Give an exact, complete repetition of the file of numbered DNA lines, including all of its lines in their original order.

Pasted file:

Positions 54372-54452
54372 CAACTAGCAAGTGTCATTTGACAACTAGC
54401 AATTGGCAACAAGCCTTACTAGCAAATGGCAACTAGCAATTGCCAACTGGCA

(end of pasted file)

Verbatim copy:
Positions 54372-54452
54372 CAACTAGCAAGTGTCATTTGACAACTAGC
54401 AATTGGCAACAAGCCTTACTAGCAAATGGCAACTAGCAATTGCCAACTGGCA